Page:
Korngold Standard | Playbill

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Remembering Jascha Heifetz's premiere of Korngold's Violin Concerto in St. Louis.

At the end of the world premiere of Korngold's Violin Concerto on February 13, 1947, St. Louisans stood and clapped so long and so hard, their arms tingled. The ovation‹the longest reviewer Harry R. Burke could remember at Kiel Auditorium‹was more than homage to the virtuosity of composer and soloist. It was vindication of two men, both child prodigies, who had dared to cross the border into popular art, then leaped back.

Erich Wolfgang Korngold's symphonic Hollywood scores had transformed the art and won him two Academy Awards‹for Anthony Adverse and The Adventures of Robin Hood. But the thought of Korngold scoring Errol Flynn swashbucklers had so pained the critics, they had repressed all memory of the composer whose operas and chamber music had enraptured Vienna before the war.

Jascha Heifetz's breach had been sillier: In 1946, under cover of the pseudonym Jim Hoyl, he had written a pop ballad titled, "When You Make Love to Me (Don't Make Believe)." Two days before he was to premiere the Korngold Violin Concerto, a St. Louis Globe-Democrat headline yelped, "Heifetz, the Heretic!" and added a subhead: "He gets $5,000 for concert, composes swing music on the side." Written by syndicated columnist James Murray from Los Angeles, the piece proclaimed the crossover "roughly comparable to Rembrandt's suddenly turning his talents to create a Sunday comic strip."

Heifetz remained gracious, telling reporters, "To me, going to St. Louis is like going home." The evening of the premiere, he walked forward, his thin face composed, and raised his violin. Korngold drew in his breath. He had chosen St. Louis deliberately for his premiere, wary of the East Coast critics' "snobbish, atonal anger." Now, every seat in Kiel was filled. Vladimir Golschmann was conducting the Saint Louis Symphony Orchestra. And when Heifetz finally rested his bow after what was, by all accounts, a technically and emotionally brilliant performance, Korngold knew he had been redeemed. Applause still thundering, he turned his broad back to the audience, so urgent was his desire to tell Heifetz and Golschmann how well they had understood him.

"Erich Korngold, barrel-shaped, baldish, so confused he was astonished, had a brief respite from Hollywood's treadmill last night," wrote Burke in his review for the Sunday Globe.

Post-Dispatch critic Thomas B. Sherman said Korngold "had every reason for feeling that his opus had been set free in the world under propitious circumstances."

After the premiere, Korngold wrote to an old friend, "My violin concerto was triumphantly received in St. Louis. A success like in the best times in Vienna…. I now have five weeks until the New York critics tear it apart."

They fulfilled his expectations, one calling his work "more corn than gold." But half a century later, the concerto shines in a new light, and is now the most performed of all his works.

Korngold had begun composing at seven. At nine, his chubby face shaded by a large sailor hat, he had played for Mahler. Pacing as he listened, Mahler exclaimed, "A genius!"

Korngold wrote operas and operettas, fell in love with Luzi, a Viennese beauty, and indulged himself in fame and Viennese chocolate‹until Hitler marched into Austria and the work of all Jews was branded degenerate. Not even a practicing Jew, Korngold left his homeland reluctantly in 1938, crossing with his family into Switzerland on the last unrestricted train.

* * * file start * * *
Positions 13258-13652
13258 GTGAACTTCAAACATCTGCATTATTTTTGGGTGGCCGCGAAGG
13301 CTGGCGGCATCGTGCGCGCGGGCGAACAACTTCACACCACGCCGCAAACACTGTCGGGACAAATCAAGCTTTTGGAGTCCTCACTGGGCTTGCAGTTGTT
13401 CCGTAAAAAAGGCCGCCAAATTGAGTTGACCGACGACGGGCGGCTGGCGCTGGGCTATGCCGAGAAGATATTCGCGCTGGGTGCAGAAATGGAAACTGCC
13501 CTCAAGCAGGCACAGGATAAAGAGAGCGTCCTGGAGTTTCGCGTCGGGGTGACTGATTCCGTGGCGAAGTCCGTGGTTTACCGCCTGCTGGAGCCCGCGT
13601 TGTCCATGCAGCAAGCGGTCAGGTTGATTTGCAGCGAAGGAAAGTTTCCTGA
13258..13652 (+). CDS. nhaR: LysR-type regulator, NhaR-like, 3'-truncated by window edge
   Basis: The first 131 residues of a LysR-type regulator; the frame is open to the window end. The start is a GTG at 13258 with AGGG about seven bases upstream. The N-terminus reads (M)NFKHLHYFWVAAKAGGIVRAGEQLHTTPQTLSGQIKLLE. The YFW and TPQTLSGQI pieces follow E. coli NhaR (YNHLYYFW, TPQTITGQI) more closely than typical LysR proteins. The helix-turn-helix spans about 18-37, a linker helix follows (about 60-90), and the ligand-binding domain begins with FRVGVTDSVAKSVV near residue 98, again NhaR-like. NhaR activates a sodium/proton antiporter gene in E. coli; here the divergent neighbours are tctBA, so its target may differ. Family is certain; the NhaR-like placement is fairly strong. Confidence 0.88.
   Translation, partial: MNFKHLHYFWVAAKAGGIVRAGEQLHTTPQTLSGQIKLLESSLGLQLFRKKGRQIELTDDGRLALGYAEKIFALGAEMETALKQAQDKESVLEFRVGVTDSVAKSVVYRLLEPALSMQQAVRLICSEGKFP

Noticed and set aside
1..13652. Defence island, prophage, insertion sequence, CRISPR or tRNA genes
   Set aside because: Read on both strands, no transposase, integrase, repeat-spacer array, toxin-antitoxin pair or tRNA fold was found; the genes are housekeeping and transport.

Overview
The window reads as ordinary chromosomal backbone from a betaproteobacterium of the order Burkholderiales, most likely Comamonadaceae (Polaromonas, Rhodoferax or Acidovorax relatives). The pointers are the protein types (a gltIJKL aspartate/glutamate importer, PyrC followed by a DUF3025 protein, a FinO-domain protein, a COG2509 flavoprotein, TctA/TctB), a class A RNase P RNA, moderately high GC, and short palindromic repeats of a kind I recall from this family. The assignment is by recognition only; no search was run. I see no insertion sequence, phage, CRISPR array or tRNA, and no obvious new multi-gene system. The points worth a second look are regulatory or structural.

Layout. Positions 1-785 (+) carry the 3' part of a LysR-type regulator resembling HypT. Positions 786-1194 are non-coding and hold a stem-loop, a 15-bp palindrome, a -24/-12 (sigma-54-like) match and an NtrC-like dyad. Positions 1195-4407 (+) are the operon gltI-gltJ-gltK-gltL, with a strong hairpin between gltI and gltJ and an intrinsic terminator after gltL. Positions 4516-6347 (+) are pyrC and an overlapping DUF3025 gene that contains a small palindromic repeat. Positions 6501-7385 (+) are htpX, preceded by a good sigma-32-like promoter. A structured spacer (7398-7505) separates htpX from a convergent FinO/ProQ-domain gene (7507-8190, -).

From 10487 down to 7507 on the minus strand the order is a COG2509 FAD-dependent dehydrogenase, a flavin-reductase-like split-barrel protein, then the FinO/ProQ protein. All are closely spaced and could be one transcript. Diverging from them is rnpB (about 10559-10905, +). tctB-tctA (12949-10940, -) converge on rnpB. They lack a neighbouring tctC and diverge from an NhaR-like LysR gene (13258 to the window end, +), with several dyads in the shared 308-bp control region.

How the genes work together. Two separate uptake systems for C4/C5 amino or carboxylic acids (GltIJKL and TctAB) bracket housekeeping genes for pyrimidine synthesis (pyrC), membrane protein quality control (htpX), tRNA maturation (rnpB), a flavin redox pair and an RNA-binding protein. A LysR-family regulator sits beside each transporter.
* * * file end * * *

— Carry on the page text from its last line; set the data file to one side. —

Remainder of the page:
He had already worked extensively in Hollywood, first cajoled there by director Max Reinhardt, who knew his love of Shakespeare, to score a film adaptation of A Midsummer Night's Dream. Korngold settled in Hollywood permanently. He signed a generous contract with Warner Brothers but sat by the radio for hours, brooding about the gas chambers. He countered the darkness with lush, grandly optimistic music. Using intricate melodic composition to drive a psychological narrative, he imprinted his music on young moviegoers.

But he missed composing absolute music.

"Where's my violin concerto?" asked violinist Bronislaw Huberman, an old family friend, every time he and Korngold met. Luzi, too, urged her husband to compose seriously again. Finally, on Christmas of 1944, he presented her with the final sketch of a new quartet.

Next, Korngold finished Huberman's long-promised violin concerto, started then abandoned in the 1930s. Both modern and romantic, the piece was his reaction against a modernism gone too far; gone, in his opinion, "unmusical." He would later complain to the Post-Dispatch that "today's musical authorities and composers have delivered themselves, almost to a man, to the strange musical sects of men such as Schoenberg, who produce scores more related to mathematics than to music. It is these musical authorities I am afraid of."

Huberman loved the concerto and forbade Korngold to show it to any other violinist. But when Bronislaw Gimpel of the Los Angeles Philharmonic expressed interest in the work, Huberman hedged, refusing to name a performance date.

The great Jascha Heifetz asked to hear the concerto. He listened expressionlessly, and Korngold later admitted to the Post, "I couldn't tell what he was thinking. When at the end of the playing, he burst out laughing and said he would play it, I became the happiest man in the world, and we both sat and laughed for many minutes for no reason at all."

Jeannette Batz Cooperman is a freelance writer living in St. Louis.

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